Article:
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Gas Pressure Pressure the force exerted per unit area. 1. atmospheric pressure: 1Kg/ cm 2 **pressure decreases with an increase in altitude. 2. measured with a barometer (measures atmospheric pressure) or a manometer (measures gas pressure in a closed container).

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Gas Pressure 3. SI unit is pascal = 1 N/m 2 4. conversions: 760 mm Hg = 760 torrs = 101.3 kPa = 1 atm at sea level.

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Dalton’s Law of Partial Pressure The total pressure exerted by gases within a container is the sum of pressure of all the gases in the container. P total = P 1 + P 2 + P 3 ….

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Example of Dalton’s Law Air is made up of N 2, O 2, Ar, and CO 2. Air pressure at sea level is 760 mm Hg. What is the pressure exerted by oxygen at sea level if N 2 594 mm Hg, Ar 7.10 mm Hg and CO 2 0.27 mm Hg?

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Samplers 1. What is the partial pressure of oxygen gas in a mixture of nitrogen gas and oxygen gas if the total pressure is 0.48 atm and the particle pressure of nitrogen is 0.24 atm? 2. Find the total pressure of a mixture of gases with the following particle pressures: 6.6 kPa, 24 mm Hg and 1.2 kPa? 3. What is the total pressure of a mixture of gases with the following particle pressures: 58.6 torrs, 13.2 kPa, 2.43 kPa, 12.5 kPa, and 2500 Pa?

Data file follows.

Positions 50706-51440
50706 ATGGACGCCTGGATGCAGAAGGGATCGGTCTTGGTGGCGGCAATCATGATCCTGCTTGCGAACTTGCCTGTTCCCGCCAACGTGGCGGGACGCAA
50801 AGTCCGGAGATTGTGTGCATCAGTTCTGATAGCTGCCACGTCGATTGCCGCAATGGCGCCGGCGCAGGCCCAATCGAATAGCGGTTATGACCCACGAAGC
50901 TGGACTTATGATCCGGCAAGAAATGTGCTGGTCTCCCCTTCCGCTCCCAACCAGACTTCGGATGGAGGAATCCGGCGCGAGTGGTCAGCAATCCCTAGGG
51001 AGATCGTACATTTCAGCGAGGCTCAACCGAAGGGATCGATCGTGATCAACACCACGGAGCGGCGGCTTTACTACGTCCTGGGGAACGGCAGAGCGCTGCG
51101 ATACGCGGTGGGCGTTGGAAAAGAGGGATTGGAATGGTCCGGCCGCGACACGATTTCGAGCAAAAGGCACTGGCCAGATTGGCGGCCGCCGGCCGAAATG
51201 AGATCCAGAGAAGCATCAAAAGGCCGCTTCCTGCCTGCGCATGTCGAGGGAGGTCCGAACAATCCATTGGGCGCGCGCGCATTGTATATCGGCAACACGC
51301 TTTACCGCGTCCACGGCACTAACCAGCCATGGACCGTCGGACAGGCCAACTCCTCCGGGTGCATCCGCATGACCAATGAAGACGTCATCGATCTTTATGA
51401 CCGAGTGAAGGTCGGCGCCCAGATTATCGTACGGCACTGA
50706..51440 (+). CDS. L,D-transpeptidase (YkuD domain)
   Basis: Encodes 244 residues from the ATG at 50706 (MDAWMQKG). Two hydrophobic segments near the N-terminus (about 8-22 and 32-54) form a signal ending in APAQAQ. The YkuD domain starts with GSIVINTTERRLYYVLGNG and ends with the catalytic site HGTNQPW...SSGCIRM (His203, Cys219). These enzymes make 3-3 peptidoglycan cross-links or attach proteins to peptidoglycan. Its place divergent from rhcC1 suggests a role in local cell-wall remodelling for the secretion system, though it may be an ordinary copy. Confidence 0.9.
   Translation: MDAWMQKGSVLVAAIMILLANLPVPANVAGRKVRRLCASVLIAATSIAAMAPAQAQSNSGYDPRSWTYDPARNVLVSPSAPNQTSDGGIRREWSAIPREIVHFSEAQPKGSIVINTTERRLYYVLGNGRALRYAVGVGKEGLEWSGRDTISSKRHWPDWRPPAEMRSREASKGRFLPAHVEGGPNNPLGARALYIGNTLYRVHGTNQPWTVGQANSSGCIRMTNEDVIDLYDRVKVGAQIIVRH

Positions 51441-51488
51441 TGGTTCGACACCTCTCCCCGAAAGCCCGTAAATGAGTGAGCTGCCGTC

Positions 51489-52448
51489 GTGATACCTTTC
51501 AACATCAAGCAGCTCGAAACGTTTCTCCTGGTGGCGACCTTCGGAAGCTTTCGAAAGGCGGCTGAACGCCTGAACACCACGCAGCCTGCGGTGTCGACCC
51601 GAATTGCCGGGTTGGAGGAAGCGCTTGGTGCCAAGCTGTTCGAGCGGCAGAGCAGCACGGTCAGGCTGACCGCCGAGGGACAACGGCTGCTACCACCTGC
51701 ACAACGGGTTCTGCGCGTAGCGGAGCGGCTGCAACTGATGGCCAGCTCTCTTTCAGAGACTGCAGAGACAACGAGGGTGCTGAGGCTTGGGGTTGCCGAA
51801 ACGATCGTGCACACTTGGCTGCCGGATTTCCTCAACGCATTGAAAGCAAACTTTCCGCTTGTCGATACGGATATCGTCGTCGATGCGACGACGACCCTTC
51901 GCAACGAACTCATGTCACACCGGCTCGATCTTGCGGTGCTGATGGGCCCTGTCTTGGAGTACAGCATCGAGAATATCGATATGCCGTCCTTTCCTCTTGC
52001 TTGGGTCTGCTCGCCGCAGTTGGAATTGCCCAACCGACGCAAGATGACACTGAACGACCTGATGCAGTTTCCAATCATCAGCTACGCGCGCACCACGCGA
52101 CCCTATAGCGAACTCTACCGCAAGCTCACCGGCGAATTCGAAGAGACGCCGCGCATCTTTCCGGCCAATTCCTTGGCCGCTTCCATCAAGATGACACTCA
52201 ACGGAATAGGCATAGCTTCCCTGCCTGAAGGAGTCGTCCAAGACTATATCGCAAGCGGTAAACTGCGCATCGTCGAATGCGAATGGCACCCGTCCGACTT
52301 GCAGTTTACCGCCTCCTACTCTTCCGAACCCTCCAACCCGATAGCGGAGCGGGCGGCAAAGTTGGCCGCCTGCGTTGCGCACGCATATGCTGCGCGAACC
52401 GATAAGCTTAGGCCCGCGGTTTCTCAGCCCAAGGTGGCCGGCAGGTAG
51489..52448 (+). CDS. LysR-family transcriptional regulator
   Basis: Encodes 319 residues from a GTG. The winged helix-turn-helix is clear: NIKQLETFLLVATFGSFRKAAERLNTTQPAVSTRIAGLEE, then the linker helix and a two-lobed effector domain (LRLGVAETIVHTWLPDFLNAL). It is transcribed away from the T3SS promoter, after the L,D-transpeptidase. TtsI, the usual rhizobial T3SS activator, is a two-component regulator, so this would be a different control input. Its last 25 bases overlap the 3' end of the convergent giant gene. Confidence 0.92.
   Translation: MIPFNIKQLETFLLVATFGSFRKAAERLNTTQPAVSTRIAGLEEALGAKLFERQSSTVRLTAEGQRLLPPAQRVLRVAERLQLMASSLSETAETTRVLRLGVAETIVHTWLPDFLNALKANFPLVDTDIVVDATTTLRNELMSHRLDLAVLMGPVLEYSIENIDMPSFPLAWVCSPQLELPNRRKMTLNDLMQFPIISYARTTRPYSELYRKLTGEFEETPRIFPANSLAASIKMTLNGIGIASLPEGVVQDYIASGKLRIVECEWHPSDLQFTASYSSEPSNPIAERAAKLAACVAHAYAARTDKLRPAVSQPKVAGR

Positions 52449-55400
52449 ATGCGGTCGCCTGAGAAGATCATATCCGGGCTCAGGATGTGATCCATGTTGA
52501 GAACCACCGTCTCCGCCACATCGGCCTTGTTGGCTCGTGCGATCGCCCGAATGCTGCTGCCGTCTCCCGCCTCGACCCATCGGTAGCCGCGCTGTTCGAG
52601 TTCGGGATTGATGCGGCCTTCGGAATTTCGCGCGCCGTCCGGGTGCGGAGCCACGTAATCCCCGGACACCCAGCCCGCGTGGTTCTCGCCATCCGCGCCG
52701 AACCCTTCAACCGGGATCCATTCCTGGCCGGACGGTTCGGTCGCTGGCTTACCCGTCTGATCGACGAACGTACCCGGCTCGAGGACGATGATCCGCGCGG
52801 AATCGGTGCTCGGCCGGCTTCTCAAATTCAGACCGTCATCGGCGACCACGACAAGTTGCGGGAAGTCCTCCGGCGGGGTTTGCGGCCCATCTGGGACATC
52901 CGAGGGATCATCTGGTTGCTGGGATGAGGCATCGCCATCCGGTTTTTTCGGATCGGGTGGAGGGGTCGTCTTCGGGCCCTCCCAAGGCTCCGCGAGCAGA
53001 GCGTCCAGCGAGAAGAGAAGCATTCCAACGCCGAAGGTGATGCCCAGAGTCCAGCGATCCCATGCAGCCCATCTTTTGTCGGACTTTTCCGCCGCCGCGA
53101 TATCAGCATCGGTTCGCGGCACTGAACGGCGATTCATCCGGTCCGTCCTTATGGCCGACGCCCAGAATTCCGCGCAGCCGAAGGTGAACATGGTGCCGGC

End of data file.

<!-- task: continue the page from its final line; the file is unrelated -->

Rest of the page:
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NOTE

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Phase Changes Solid, liquid and gas are the states or phases of matter. 1. The phase depends on the temperature (kinetic energy) and/or the pressure. 2. Note: figure 12-29, page 429. 3. Energy required to bring about phase change.

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Energy Relationship in Phase Change 1.freezing point: temperature at which matter changes to a solid phase. Energy out. a. normal freezing point: at STP (standard temperature and pressure, 1 atm @0 o C). 2. melting point: temperature at which matter changes to a liquid. Energy in.

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Energy Related to Phase Change 1.vapor pressure: pressure at the surface of a liquid caused by the vaporization of the liquid. Energy in. 2.sublimation: solid changes to a gas with no liquid phase. Dry ice. Energy in. 3.deposition: gas changes to a solid with no liquid phase. Energy out. 4.vaporization: liquid changes to a gas or vapor usually with the in-put of energy. Boiling water. Energy in

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Energy Related to Phase Change evaporation: liquid changes to a gas only at the surface where the energy is high among to allow for the molecules to escape. The Sun heating and evaporating the surface of a lake. Energy in.

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Phase Diagrams Chart that shows the relationship between pressure and temperature as it pertains to changes in phase. Be able to read and interrupt. Page 429. Note: triple point: a temperature/pressure relationship in which matter exist in three phases.